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Are Soaker Hoses Good For Lawns?

If your lawn needs watering then any means of hydration will be good for the grass, but using a soaker hose is not really an efficient way of doing this.

Soaker hoses are not designed for watering lawns, and are better suited for flower beds, fruit trees and vegetable gardens. To water your lawn you’d be better off using a lawn sprinkler which can deliver a larger volume of water to a wider area of lawn more quickly.

Let’s dive down into this subject in more detail and discover what a soaker hose is and what it does – problems with using one on your lawn – and why you should really use a sprinkler for your grass instead.

What is a Soaker Hose? (And is it Good For My Grass?)

Soaker hoses are different from normal garden hoses. They have holes in them – thousands, maybe millions, of tiny holes. Can you use soaker hoses on your lawn? Sure! But you probably won’t want to – unless you have a hellstrip.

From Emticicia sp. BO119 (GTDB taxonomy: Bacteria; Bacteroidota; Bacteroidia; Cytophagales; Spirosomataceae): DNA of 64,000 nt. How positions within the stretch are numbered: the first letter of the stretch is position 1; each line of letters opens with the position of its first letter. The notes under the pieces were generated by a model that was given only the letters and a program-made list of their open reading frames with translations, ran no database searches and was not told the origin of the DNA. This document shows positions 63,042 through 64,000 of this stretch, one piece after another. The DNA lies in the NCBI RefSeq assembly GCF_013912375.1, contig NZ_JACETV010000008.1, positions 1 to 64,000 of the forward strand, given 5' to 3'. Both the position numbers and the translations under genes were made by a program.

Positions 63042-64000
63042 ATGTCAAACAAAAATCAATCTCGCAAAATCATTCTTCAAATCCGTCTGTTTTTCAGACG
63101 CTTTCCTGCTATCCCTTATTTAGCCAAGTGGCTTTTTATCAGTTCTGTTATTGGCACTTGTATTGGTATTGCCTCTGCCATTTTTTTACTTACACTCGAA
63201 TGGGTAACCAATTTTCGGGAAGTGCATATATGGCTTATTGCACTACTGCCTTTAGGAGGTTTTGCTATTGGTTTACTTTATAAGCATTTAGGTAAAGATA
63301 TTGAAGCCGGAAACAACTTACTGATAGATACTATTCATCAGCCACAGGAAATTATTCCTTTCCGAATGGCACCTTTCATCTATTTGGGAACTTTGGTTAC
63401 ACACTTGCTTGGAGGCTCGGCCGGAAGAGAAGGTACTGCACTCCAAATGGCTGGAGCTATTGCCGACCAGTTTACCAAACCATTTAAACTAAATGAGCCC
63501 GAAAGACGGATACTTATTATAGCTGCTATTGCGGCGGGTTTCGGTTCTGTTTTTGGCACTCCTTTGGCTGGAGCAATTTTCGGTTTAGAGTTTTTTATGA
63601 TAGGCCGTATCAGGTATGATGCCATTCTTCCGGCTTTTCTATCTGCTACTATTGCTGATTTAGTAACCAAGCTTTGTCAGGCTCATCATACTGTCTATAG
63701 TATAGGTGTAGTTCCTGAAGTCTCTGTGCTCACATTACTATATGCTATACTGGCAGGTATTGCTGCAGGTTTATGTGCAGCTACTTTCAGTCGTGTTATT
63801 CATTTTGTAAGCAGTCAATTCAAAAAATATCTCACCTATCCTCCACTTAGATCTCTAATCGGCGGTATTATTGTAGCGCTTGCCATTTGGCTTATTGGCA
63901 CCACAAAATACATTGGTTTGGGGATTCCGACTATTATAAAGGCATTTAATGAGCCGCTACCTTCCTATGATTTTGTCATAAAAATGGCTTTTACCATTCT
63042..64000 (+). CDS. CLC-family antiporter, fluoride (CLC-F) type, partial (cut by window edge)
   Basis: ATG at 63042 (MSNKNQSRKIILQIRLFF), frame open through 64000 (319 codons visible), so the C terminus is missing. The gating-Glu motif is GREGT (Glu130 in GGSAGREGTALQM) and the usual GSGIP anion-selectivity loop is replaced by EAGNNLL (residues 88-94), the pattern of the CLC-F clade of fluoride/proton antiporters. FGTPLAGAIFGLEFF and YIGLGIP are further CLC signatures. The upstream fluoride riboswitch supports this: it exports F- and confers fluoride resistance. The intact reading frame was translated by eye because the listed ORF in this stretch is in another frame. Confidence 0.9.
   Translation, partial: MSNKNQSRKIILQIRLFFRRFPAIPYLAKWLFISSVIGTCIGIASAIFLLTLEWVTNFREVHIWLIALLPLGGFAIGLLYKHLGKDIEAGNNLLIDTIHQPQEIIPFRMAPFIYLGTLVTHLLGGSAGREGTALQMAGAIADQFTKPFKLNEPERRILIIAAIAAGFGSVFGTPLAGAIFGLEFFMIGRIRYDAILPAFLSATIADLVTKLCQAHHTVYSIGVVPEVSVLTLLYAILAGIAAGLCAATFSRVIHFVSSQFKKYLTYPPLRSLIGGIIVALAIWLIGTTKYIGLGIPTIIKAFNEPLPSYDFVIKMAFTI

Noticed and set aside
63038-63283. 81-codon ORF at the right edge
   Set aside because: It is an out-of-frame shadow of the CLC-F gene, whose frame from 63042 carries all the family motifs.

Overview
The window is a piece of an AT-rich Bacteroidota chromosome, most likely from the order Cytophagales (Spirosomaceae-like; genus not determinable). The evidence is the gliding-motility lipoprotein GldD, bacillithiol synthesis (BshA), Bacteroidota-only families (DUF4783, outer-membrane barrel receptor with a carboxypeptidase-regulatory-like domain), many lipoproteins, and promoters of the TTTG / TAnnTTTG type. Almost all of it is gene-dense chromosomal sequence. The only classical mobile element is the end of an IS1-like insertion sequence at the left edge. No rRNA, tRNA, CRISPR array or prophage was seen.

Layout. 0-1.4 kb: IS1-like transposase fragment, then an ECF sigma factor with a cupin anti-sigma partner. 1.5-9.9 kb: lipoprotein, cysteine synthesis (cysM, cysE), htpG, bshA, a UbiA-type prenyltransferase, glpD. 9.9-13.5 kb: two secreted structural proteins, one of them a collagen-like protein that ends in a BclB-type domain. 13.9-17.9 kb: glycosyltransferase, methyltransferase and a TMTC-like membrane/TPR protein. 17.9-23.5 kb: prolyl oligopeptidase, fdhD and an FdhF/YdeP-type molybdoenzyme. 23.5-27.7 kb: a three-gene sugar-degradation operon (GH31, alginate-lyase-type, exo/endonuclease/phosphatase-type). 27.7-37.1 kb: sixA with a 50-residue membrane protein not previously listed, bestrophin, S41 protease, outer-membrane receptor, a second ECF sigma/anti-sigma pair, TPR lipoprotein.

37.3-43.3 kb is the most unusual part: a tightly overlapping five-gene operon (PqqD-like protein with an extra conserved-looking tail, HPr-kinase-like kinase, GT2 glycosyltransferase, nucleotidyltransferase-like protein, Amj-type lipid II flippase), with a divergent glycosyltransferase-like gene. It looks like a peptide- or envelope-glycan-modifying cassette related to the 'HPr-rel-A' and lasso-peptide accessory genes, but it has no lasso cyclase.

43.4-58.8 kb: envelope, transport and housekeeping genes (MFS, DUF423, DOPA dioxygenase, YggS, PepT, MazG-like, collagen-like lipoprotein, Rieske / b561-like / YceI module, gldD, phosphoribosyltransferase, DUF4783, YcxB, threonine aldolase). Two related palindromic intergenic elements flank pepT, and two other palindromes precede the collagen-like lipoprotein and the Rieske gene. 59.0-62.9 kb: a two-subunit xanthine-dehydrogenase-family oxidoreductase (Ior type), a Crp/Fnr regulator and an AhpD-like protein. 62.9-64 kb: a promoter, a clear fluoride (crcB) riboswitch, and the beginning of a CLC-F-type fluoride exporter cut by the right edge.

Soaker hoses are designed to weep water along the entire length of the hose. While the hoses can be long, up to 100 feet, the band they water is only a foot wide. So, while soaker hoses are great for small flower beds, lines of trees and perfect for rows of vegetables, they just aren’t practical for lawns.

What Can I Use a Soaker Hose For?

Soaker hoses are a timesaving, money-saving and environmentally friendly way to water flower beds, vegetable gardens, shrubs, and trees. Soaker hoses water plant roots slowly, deeply, and efficiently.

Experts say that watering with a soaker hose will reduce water usage by up to 50%. And – many soaker hoses are made from recycled tires, so hooray for the planet.